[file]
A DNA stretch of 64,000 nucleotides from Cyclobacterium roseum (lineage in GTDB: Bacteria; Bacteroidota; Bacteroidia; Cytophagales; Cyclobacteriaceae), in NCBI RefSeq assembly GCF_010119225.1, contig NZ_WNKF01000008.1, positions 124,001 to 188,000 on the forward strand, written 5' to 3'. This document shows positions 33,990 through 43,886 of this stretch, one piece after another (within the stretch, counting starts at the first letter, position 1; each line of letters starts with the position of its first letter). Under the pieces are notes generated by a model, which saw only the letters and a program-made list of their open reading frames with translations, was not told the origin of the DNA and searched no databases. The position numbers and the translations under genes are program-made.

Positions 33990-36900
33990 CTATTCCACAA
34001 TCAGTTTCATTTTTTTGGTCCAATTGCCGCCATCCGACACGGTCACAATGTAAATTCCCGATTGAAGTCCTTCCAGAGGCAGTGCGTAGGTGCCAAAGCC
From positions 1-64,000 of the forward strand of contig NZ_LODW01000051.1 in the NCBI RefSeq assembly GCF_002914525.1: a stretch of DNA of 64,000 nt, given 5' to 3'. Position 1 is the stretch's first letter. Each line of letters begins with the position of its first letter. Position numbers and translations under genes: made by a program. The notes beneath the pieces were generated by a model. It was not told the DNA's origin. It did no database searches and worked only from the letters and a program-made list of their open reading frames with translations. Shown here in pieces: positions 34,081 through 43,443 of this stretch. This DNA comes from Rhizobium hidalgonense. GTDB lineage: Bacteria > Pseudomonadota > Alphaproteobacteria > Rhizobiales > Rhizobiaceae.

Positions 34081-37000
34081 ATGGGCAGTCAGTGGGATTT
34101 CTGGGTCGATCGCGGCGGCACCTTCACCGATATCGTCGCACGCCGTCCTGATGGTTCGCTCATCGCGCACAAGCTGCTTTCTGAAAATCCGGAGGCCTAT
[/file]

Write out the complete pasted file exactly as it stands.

A DNA stretch of 64,000 nucleotides from Cyclobacterium roseum (lineage in GTDB: Bacteria; Bacteroidota; Bacteroidia; Cytophagales; Cyclobacteriaceae), in NCBI RefSeq assembly GCF_010119225.1, contig NZ_WNKF01000008.1, positions 124,001 to 188,000 on the forward strand, written 5' to 3'. This document shows positions 33,990 through 43,886 of this stretch, one piece after another (within the stretch, counting starts at the first letter, position 1; each line of letters starts with the position of its first letter). Under the pieces are notes generated by a model, which saw only the letters and a program-made list of their open reading frames with translations, was not told the origin of the DNA and searched no databases. The position numbers and the translations under genes are program-made.

Positions 33990-36900
33990 CTATTCCACAA
34001 TCAGTTTCATTTTTTTGGTCCAATTGCCGCCATCCGACACGGTCACAATGTAAATTCCCGATTGAAGTCCTTCCAGAGGCAGTGCGTAGGTGCCAAAGCC
From positions 1-64,000 of the forward strand of contig NZ_LODW01000051.1 in the NCBI RefSeq assembly GCF_002914525.1: a stretch of DNA of 64,000 nt, given 5' to 3'. Position 1 is the stretch's first letter. Each line of letters begins with the position of its first letter. Position numbers and translations under genes: made by a program. The notes beneath the pieces were generated by a model. It was not told the DNA's origin. It did no database searches and worked only from the letters and a program-made list of their open reading frames with translations. Shown here in pieces: positions 34,081 through 43,443 of this stretch. This DNA comes from Rhizobium hidalgonense. GTDB lineage: Bacteria > Pseudomonadota > Alphaproteobacteria > Rhizobiales > Rhizobiaceae.

Positions 34081-37000
34081 ATGGGCAGTCAGTGGGATTT
34101 CTGGGTCGATCGCGGCGGCACCTTCACCGATATCGTCGCACGCCGTCCTGATGGTTCGCTCATCGCGCACAAGCTGCTTTCTGAAAATCCGGAGGCCTAT